I disliked salads until I discovered the half and half blends that are so common now — half baby spinach and half spring mix, which itself has a several varieties of greens in it. Before I discovered this blend, my idea of a salad was a flavorless bowl of iceberg lettuce slathered in ranch or perhaps a bowl of the slightly more flavorful bowl of romaine, also covered in ranch. Once I began eating lettuce blends, salads became much more palatable and fun. I even created my own go-to salad, a combination of the half and half mix, blue cheese, nuts, dried cranberries and a small amount of dressing.
Varying the greens in a salad makes it more appealing to me, and I recently tried some new blends from Organic Girl that had me looking forward to eating salads for lunch all last week. These blends offer some greens I was unfamiliar with. I picked a few of the greens out of the blends and researched what they were.
Sweet pea shoots. Sweet pea shoots are the leaves of a pea plant. They taste a bit like peas, but they also have a little bit of a bite to them. I wouldn't call it peppery, but they aren't as mellow as a sweet pea. They're a great addition to a salad to perk it up.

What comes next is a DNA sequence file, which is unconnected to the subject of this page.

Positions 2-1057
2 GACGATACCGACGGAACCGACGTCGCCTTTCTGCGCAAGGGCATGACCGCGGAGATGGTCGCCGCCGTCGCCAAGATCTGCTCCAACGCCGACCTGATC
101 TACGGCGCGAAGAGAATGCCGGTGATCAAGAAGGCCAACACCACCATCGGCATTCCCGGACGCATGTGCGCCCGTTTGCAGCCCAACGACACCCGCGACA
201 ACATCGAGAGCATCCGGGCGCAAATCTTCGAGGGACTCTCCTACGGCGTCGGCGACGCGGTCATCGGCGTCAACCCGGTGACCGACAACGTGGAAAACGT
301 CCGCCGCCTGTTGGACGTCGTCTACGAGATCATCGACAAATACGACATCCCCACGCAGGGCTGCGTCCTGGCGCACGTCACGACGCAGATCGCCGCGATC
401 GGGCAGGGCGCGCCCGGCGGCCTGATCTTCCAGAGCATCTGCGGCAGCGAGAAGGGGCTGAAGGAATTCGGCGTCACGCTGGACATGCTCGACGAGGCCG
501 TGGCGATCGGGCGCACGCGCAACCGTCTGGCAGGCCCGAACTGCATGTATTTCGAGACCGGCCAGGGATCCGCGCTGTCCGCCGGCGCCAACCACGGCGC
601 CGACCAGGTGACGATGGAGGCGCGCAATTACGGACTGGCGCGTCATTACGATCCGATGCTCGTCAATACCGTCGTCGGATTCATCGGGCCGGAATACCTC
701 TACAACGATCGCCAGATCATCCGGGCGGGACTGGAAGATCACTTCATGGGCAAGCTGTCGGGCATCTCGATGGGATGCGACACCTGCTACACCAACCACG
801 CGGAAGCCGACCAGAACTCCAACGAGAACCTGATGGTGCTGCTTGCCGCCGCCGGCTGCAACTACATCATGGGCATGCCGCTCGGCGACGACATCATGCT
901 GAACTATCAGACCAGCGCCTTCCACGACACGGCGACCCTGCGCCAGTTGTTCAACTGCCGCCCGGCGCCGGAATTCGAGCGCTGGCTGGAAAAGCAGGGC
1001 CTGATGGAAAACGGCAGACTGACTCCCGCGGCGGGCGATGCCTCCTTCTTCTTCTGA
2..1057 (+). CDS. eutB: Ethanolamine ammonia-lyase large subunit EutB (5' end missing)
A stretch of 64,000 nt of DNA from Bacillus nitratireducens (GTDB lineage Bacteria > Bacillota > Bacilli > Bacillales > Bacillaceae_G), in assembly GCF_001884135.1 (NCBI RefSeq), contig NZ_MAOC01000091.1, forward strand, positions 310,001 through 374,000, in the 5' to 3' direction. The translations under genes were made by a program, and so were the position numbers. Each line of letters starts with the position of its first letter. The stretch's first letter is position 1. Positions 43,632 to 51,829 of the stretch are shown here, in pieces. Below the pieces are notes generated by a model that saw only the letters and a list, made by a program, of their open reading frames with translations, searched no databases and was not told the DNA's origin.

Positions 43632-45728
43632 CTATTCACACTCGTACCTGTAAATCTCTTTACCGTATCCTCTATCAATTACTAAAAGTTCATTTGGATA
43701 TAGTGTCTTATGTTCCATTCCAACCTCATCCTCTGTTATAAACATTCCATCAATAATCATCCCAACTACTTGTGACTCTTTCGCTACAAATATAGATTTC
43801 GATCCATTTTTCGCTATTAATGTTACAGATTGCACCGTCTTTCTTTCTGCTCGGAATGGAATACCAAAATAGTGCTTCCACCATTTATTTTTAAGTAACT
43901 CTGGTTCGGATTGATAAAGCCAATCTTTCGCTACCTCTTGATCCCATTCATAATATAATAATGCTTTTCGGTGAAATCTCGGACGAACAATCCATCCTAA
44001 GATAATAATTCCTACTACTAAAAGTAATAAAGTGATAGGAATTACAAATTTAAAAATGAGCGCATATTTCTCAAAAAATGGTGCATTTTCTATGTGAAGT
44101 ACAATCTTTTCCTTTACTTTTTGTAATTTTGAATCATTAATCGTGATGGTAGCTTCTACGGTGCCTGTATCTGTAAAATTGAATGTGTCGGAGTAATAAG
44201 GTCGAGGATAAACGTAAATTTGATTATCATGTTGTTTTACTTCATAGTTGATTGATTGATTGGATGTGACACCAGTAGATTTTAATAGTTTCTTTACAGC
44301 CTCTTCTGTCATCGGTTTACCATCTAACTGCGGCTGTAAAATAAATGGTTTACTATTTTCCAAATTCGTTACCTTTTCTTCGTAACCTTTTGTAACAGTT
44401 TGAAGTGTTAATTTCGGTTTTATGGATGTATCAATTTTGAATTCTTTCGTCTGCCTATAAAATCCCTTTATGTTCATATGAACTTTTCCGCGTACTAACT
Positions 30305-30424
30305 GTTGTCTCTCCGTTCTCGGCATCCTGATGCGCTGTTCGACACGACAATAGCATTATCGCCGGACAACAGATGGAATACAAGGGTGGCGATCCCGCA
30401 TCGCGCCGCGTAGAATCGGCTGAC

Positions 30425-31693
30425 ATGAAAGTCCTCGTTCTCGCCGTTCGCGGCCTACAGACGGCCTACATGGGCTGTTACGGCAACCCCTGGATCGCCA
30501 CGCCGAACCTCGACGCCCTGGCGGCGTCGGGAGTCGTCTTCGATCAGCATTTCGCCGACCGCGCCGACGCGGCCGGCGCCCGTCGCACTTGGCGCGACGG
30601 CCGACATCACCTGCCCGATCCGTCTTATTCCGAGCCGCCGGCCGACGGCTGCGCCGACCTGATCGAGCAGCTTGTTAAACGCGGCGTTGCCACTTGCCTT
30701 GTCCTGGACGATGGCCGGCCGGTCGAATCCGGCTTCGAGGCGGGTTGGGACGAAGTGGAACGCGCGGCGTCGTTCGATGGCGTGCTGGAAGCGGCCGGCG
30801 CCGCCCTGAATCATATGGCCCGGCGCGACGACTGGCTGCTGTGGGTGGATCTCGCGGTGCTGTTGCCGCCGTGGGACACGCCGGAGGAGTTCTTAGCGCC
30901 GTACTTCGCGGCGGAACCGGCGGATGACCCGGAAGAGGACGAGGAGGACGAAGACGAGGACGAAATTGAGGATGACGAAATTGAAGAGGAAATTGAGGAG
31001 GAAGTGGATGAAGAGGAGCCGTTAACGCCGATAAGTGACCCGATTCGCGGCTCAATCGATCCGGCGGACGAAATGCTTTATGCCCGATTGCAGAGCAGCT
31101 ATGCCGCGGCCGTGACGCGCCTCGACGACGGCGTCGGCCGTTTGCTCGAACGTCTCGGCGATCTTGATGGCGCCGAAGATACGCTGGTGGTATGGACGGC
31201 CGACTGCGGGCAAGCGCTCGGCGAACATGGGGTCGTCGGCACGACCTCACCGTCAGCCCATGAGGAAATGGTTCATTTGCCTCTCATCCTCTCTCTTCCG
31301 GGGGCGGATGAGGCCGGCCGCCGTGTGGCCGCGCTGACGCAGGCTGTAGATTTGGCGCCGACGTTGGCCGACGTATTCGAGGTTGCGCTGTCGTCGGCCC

Baby green oakleaf. Mild, a little sweet and buttery, this green leaf looks similar to an oak tree leaf (hence the name), and it has a neutral flavor that makes it great to combine with other greens in a salad blend.
These funky greens and more are in the Organic Girl salad mixes I tried. I enjoyed the Pepper Greens, which is a blend of arugula, baby green mustard, baby red mustard, cress, baby spinach, baby green book chop, baby green chard, baby red chard, baby ted boo chop, mizuna and komatsuna. I used it as the base for my go-to salad. It worked really well with the combination and offered a nice change. The Sweet Pea blend was also good. (Organic Girl sent me both blends to sample.)
These salad mixes are triple washed so you can eat them straight out of the container, which is made with 100 percent recycled plastic and can be recycled again. The pre-made blends make putting together a salad easy.
Of course, growing one or two of these varieties is a way to add a fresh, additional kick to your salads, whether you're using an already packaged blend and want to throw in a few more varieties or you grow all the greens yourself. Growing lettuces and other greens can be done in a container if you don't have a plot of land to garden.
Whether you grow your own varieties of lettuce or take the pre-washed blend shortcut, you can use a mix of greens as the base for any of these salads below:
- Baked Goat Cheese with Mixed Greens
- Roasted Corn and Tomato on a Bed of Greens
- Parmesan and Poached Egg Salad
- Avocado Salad with Roasted Peanuts and Ginger Dressing